After my father came home from WW II he got a union job as a welder. He was a member of the United Steel Workers Union. Good pay, good benefits and a pension for hard body breaking work.
I grew up in a union house and learned early on that only the lowest forms of life cross workers picket lines. Rats, louses and scabs…
I am working class and proud. I believe every worker should belong to a union and that unions should be able to break a corporation as easily as the corporations now break unions.
Therefore imagine my utter shock and disgust when I read the following from The Washington Blade: http://www.washingtonblade.com/2010/09/01/gay-journalists-to-face-union-picket-line/
Lou Chibbaro Jr. | Sep 01, 2010
The National Lesbian & Gay Journalists Association has declined a request to withdraw its annual convention from San Francisco’s Hyatt Regency Hotel this weekend in connection with a labor union boycott of the hotel.
In a statement posted on its website, NLGJA officials said a cancellation of its contract with the hotel, which was signed three years ago, would result in a $150,000 penalty that could bankrupt the group.
The San Francisco chapter of Pride at Work, an LGBT labor group affiliated with the AFL-CIO, joined the city’s hotel workers union, Unite Here! Local 2, in calling on NLGJA to honor the union-initiated boycott of the Hyatt in an effort to win a long-delayed union contract for hotel employees.
“Although NLGJA understands the importance of collective bargaining and recognizes that worker actions are not to be blithely ignored, it is simply impossible at this late date for us to move this year’s convention to another hotel,” NLGJA President David Steinberg said in a statement.
“NLGJA was contacted by organizers from Unite Here! Local 2 in June, and we have had conversations with them for more than a month,” the statement says.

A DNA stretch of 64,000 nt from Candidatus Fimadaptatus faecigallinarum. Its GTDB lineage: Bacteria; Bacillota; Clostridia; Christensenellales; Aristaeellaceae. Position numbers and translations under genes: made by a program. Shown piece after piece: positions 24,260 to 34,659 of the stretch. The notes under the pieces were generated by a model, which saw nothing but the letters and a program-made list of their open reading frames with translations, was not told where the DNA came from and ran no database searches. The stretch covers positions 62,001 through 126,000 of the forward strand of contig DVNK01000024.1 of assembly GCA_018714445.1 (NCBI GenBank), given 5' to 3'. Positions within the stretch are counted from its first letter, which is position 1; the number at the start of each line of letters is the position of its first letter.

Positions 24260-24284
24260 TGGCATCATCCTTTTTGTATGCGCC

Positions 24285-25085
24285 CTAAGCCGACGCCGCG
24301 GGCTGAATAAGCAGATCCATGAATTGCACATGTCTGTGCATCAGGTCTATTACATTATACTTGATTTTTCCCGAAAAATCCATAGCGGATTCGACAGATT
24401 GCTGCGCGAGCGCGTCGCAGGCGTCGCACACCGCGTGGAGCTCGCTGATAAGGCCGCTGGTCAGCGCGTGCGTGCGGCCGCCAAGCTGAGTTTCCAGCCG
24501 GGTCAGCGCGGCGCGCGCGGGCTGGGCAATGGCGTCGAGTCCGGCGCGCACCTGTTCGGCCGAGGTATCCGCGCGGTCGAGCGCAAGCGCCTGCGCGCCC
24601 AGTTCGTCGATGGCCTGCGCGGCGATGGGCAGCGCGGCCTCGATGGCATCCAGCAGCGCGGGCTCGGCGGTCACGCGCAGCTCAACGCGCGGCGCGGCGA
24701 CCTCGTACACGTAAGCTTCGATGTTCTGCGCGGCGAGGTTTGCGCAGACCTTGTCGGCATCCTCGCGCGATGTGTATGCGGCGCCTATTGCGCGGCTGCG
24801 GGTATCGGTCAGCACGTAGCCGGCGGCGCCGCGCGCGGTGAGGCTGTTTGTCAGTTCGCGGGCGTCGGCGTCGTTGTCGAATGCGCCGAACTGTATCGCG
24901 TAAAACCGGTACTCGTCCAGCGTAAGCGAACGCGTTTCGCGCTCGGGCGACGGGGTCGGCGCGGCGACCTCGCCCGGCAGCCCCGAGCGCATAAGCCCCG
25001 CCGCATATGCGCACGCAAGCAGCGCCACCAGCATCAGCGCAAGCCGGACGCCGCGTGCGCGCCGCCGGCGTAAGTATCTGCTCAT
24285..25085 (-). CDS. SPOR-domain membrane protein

About 225 people were expected to attend the NLGJA convention, which was scheduled to take place at the Hyatt Regency in San Francisco’s Embarcadero waterfront district Sept. 2-5, according to NLGJA executive director Michael Tune.
Israel Alvaran, community outreach organizer for Unite Here! Local 2 and a member of Pride at Work said NLGJA would likely be faced with some added expenses for moving its convention to another hotel. But he said the union would have intervened to help NLGJA challenge a penalty fee from the Hyatt on grounds that the hotel most likely did not inform NLGJA of labor disputes and the possibility of a hotel boycott at the time the gay journalists group signed its contract with the hotel.
He noted that hotel labor disputes have been taking place in San Francisco for the past four years or longer.
“We’re disappointed that it never got to that point,” Alvaran said. “They never took the first step to look into moving the meeting.”
Read entire article complete with rationalizations on the part of this Gay and Lesbian Journalists organization as to why they won’t honor the picket line at: http://www.washingtonblade.com/2010/09/01/gay-journalists-to-face-union-picket-line/
Today when I listen to so many people who transition in middle age I am struck how many have class privilege. They have professions and degrees, economic security that so many of us who were runaways or throwaways, people of color who grew up poor will never have.
I listen to those who carry on about ENDA, which for them means keeping that professional job. But ENDA doesn’t mean so much when the jobs available to members of your class are part of the new servant economy. When you are a barista with a degree.
For some of us the Employee’s Free Choice Act, benefits that include part time and contract/temp worker as well as issues like a “Living Wage” mean as much or more than things like ENDA. Big fucking deal if you get a job where you aren’t discriminated against if you can’t afford to keep a roof over your head, eat, dress well enough to meet the dress code. And I might add have enough left to enjoy living if only a little.
When the Textile workers in Lowell, Mass. went out on strike in the early 20th Century they demanded not just bread but roses too.
The LGBT/TQ movements owe much to the idea of Unions. Harry Hay was a union organizer and many of us who have fought long and hard for LGBT/TQ rights are the children of union parents.